40 top figures from the Muslim Brotherhood underwent military trial on terrorism and money laundering charges under heavy secrecy, one of the largest such tribunals in years in a crackdown against Egypt's most powerful opposition political movement.
Defense lawyers were boycotting the session, protesting that the court didn't notify them of the trial's start - they learned from their clients. There was no public announcement of the trial date, a sign of the secrecy surrounding the proceedings.
Human rights groups in Egypt and abroad have repeatedly condemned Egypt's policy of trying of civilians before military court, which usually issue swift and harsh verdicts with no possibility of appeal - except for asking the president for clemency.
Civilian courts have twice ordered the release of the top defendant, Khayrat el-Shater, and a number of his co-defendants. The first order for their release came in January, and days after it President Hosni Mubarak ordered the Brotherhood members tried instead before the military court. A new court order for their release came Tuesday.
The three judge panel charged the defendants - 33 of whom are in custody, with seven others being tried in absentia - with leading an illegitimate group "which used terrorism as one of its means to achieve its goals, taking part in money laundry, and possession of documents that propagate the group's ideas." The defendants rejected the accusations and said they will only respond in their lawyers presence.
The three-hour trial adjourned till June 3.
El-Shater is the Brotherhood's third-highest ranking member and is known as the fundamentalist group's chief strategist and financier. He was arrested in December on suspicion of money laundering and terrorism, and afterward the government froze the assets of 29 Brotherhood members and several companies linked to the group.
"We haven's been officially notified about this trial," said Abdel Moneim Abdel Maksoud, a member of the defense team as he waited outside Haykstep, a military base outside Cairo where the trial is taking place. "The whole thing looks suspicious."
Most of the defense lawyers were staying outside the base, though one lawyer went inside to observe. Journalists were not allowed into the base, but court officials confirmed the trial had begun.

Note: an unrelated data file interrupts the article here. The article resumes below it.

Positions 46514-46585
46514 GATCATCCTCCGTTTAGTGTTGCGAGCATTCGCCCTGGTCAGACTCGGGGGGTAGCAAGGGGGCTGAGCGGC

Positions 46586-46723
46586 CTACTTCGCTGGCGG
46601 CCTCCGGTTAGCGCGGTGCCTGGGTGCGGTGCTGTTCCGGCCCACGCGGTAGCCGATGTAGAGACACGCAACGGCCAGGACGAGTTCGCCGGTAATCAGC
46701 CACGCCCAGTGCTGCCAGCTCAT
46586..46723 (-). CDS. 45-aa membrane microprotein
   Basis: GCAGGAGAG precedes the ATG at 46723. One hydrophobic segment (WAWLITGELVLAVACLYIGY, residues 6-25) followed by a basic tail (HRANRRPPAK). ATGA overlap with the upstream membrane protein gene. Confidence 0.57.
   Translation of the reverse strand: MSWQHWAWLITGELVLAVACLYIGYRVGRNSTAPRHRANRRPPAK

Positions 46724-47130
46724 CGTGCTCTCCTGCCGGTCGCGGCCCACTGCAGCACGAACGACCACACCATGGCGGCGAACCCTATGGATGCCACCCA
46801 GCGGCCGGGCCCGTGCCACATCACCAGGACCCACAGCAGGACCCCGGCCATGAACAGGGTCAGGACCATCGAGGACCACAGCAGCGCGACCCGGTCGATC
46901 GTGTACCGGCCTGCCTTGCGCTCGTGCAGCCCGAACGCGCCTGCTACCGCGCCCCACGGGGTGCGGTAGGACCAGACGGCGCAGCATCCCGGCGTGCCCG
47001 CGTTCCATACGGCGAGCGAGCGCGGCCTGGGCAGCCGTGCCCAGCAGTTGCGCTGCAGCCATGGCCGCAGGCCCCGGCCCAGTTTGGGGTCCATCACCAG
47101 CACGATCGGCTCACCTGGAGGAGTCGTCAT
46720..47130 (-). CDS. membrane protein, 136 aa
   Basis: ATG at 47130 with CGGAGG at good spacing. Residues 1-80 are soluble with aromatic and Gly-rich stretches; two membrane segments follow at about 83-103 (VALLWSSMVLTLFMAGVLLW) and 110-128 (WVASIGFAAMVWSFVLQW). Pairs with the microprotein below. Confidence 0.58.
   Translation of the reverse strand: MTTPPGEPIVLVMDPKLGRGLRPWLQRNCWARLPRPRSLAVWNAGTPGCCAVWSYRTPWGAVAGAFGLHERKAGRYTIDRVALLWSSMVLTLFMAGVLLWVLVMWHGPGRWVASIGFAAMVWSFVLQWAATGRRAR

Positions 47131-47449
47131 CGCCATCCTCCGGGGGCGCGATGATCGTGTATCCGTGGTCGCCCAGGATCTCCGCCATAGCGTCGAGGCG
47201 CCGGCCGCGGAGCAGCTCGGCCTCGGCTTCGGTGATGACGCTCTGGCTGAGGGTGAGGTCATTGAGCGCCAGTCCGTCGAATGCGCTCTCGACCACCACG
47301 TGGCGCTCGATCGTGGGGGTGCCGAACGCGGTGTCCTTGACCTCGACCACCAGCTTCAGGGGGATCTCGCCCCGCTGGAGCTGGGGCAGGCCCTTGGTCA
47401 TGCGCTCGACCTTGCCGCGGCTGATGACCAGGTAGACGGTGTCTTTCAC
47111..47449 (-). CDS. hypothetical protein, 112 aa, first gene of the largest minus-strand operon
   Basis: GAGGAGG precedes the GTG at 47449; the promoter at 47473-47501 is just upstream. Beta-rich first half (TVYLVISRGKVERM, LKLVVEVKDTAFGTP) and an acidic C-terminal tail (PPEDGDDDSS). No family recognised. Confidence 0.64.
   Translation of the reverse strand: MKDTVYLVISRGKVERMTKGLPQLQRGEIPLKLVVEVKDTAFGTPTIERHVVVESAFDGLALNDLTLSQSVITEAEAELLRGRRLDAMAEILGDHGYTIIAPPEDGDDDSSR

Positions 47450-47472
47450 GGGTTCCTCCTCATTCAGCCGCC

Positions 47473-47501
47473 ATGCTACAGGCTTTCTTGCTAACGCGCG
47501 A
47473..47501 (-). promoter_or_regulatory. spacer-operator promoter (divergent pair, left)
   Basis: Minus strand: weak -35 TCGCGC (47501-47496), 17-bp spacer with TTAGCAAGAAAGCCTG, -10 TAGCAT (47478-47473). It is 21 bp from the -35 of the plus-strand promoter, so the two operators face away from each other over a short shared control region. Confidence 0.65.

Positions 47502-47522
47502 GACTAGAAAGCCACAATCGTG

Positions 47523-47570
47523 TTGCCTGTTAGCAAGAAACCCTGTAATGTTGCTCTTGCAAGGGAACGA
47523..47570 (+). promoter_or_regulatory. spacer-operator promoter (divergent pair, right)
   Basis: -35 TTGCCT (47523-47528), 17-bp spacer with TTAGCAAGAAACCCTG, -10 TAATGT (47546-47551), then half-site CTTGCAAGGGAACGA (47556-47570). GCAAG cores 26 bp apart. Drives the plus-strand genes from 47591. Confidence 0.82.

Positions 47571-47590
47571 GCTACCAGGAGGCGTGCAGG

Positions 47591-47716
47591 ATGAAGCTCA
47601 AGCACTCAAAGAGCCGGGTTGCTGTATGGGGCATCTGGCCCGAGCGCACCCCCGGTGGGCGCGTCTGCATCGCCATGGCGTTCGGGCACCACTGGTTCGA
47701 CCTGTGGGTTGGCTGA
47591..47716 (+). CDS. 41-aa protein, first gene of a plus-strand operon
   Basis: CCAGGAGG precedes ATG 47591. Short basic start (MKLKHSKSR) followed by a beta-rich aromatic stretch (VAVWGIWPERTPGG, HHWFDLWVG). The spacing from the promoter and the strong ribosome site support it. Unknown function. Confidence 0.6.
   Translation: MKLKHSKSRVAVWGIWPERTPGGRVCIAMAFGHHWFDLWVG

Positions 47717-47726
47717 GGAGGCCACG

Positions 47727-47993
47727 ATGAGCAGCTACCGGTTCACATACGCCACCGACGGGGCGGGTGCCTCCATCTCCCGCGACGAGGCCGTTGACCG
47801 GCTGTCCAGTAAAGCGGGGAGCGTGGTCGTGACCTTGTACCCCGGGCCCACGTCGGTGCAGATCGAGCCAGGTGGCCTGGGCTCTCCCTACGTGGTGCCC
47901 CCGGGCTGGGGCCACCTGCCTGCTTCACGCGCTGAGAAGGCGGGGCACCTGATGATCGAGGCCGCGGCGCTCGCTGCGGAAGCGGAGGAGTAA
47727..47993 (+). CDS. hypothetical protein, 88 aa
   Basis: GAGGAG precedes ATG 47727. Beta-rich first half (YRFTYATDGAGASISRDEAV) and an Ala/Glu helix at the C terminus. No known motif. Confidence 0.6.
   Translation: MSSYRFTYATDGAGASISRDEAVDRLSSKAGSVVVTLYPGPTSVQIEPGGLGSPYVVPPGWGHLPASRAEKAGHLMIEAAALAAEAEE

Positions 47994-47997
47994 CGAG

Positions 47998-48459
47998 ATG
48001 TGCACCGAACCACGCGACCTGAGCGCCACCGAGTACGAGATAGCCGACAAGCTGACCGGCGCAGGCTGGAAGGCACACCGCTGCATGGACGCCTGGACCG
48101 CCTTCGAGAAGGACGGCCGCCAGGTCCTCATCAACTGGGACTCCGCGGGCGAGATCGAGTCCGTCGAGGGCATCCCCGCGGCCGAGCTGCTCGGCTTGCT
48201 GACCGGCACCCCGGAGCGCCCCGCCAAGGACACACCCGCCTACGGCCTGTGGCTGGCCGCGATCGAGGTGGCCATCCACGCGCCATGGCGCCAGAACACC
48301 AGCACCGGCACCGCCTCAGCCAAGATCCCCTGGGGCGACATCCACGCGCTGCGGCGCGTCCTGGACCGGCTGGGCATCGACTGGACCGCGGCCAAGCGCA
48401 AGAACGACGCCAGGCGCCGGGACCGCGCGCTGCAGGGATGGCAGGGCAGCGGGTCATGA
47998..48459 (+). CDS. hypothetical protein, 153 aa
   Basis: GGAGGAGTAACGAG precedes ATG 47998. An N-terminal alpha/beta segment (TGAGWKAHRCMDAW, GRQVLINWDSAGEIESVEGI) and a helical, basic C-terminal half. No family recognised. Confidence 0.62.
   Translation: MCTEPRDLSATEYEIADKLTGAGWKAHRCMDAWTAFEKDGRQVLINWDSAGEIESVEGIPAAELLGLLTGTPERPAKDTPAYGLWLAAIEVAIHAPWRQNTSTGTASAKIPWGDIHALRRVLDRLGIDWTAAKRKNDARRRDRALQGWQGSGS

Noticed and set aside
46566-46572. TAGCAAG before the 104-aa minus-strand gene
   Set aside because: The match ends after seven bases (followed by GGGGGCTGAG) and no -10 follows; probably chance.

The Brotherhood has been banned since 1954 but has continued to operate and is Egypt's most powerful opposition movement. Its lawmakers, who run as independents, hold 88 seats in the 454-seat parliament.
The group advocates implementation of Islamic law but says it wants democratic reforms in Egypt, where Mubarak has had a quarter century of authoritarian rule. The government accuses the group of seeking to take over the country.
More than 300 Brotherhood members have been arrested in a crackdown since December, after Brotherhood students carried out a military-like parade. That prompted government accusations that the movement was forming an armed wing, providing students with combat training, knives and chains. The group denies forming a militia.
Egypt's Emergency Law, in place without interruption since 1981, authorizes the president to refer civilians to military trials. In 1995, in advance of parliamentary elections in that year, the government arrested many senior members of the Muslim Brotherhood and referred their cases to military court, which convicted them of nonviolent offenses and sentenced them to prison terms of up to five years. The group has undergone several military trials since then, though Thursday's was the largest in years.
Last month, the constitution was amended to allow the president to refer civilians to military court - a provision aimed at maintaining the power even after emergency laws are lifted, as promised by the government.
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